Martin Eugene Bogarte, BiographyPorter County biographical sketches . . . .

Transcribed biography of Martin Eugene Bogarte

MARTIN EUGENE BOGARTE. In every community there are a few men who, by their activity and manifestation of public spirit, stand out as landmarks. It frequently happens that men of this character accumulate a goodly share of this world's goods, without making any apparent effort at personal aggrandizement, their good fortune coming to them as an incidental reward of their labors for the general betterment of the moral and material environments of their fellow-men. When such a man is suddenly cut down by the scythe of time, the people among whom he has lived and labored instinctively feel a shock, knowing that his place in their midst cannot easily be filled by another. Such a shock came to the people of Valparaiso on Saturday morning, November 22, 1911, when they learned of the sudden death from heart failure of Professor Martin E. Bogarte the evening before.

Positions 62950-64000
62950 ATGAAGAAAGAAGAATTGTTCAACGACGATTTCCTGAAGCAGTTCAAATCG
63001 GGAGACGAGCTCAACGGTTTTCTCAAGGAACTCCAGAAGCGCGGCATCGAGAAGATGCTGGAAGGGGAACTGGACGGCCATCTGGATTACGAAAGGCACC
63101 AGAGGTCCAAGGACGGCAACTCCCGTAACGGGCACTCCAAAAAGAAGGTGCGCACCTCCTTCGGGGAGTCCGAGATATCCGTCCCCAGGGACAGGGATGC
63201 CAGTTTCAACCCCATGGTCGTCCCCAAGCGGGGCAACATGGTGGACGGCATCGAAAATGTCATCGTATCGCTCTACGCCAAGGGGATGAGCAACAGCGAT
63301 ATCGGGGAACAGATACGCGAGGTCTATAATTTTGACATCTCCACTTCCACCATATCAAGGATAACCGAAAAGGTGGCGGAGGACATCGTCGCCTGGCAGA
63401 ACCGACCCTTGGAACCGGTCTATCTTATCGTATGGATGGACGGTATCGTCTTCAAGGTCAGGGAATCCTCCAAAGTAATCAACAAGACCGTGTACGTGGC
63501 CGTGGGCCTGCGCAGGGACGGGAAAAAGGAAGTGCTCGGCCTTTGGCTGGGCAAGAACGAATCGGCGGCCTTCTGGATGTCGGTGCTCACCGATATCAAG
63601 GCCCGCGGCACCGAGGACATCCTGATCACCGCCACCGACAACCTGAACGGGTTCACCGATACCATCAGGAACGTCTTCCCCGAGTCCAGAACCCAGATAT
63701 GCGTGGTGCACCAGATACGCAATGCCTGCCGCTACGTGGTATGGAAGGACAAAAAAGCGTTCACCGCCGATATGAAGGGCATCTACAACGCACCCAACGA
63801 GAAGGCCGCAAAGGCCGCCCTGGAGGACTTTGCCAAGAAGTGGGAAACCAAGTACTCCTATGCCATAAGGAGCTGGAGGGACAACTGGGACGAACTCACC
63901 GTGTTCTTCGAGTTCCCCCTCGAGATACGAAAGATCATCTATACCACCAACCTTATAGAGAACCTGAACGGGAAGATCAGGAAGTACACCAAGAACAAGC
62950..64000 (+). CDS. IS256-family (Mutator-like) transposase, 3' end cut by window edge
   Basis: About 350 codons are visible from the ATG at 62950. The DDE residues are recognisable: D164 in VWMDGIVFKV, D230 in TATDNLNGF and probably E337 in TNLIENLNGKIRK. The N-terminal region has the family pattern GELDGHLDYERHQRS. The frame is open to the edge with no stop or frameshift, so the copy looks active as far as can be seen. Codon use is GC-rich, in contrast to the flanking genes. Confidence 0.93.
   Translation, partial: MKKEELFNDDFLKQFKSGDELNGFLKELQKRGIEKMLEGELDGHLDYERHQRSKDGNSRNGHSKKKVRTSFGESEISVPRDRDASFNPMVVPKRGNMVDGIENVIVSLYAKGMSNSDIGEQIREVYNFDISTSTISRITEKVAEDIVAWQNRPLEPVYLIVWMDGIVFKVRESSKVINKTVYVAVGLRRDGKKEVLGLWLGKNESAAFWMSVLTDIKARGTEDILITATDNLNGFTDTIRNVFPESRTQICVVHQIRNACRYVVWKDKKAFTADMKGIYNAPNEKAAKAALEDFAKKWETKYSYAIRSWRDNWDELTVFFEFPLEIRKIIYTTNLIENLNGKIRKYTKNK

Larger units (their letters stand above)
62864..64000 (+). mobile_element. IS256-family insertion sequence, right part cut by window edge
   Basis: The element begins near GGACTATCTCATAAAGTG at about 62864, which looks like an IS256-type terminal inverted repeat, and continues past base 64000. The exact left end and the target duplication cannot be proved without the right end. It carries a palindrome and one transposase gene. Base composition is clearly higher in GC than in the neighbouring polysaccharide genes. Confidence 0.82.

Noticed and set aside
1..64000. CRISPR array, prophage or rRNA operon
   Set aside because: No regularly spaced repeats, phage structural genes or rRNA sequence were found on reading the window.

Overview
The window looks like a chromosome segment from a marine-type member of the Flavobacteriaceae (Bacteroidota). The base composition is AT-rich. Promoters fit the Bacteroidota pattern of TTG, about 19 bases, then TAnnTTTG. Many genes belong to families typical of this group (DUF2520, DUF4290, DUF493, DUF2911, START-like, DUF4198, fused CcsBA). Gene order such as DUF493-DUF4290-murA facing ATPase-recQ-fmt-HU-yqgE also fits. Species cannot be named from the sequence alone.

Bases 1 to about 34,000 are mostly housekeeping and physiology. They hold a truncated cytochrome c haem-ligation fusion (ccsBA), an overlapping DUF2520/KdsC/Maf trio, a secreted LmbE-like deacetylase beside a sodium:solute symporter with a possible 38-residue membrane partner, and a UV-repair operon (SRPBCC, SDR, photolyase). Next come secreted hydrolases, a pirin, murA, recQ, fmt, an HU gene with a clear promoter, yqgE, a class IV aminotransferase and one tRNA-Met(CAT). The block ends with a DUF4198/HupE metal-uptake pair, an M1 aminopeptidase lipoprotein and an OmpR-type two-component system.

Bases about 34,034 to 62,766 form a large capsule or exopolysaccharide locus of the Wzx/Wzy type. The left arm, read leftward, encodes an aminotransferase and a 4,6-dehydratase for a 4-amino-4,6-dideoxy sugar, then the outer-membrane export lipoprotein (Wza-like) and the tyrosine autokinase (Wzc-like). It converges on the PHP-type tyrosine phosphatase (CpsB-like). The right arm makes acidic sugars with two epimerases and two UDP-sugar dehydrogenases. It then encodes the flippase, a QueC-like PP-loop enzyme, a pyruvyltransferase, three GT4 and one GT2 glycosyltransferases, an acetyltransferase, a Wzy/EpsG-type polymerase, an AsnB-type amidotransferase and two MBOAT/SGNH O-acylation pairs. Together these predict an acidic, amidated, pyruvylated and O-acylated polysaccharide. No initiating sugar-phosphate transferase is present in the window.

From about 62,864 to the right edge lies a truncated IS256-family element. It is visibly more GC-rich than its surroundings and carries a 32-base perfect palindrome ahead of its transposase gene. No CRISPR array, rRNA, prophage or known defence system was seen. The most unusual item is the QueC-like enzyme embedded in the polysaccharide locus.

Martin E. Bogarte was born on a farm near the town of Republic, Seneca county, Ohio, May 3, 1855. On the paternal side he was of French ancestry. His father, Martin V. Bogarte, a son of Martin Bogarte, was born at Lithopolis, Franklin county, Ohio. Upon arriving at man's estate he was engaged to some extent in agricultural pursuits, and also conducted a good business as a general merchant. Professor Bogarte's mother was Nancy, daughter of Archibald Stewart, and was a native of Pennsylvania. Three sons born to the marriage of Martin V. Bogarte and Nancy Stewart grew to maturity, and of these Professor Martin E. Bogarte, the immediate subject of this review, was the second in order of birth. As a boy he showed a fondness for learning, and after attending the common schools spent some time as a student in a normal school at Republic. At the age of nineteen years he became associated with Professor H. B. Brown and came to Valparaiso to assist in the organization and management of the institution which is now known far and wide as the Valparaiso University. Although still in his minority, he was well qualified to teach penmanship, elocution and some classes in mathematics, which subjects he taught for several years. As the school at Valparaiso grew in importance he felt the need of better qualifications and obtained a leave of absence for one year to attend the Boston School of Technology and the Boston School of Elocution and Oratory, both located at Boston, Massachusetts. After a year in these two celebrated institutions he returned to his work at Valparaiso, and there became one of the most eminent members of the faculty, holding at the time of his death the chair of higher mathematics. In 1900 in company with a party of friends, Professor Bogarte went abroad, traveling through several of the European countries, Egypt and the Holy Land, enriching his mind by observation, and upon his return gave a number of interesting talks and lectures concerning what he saw.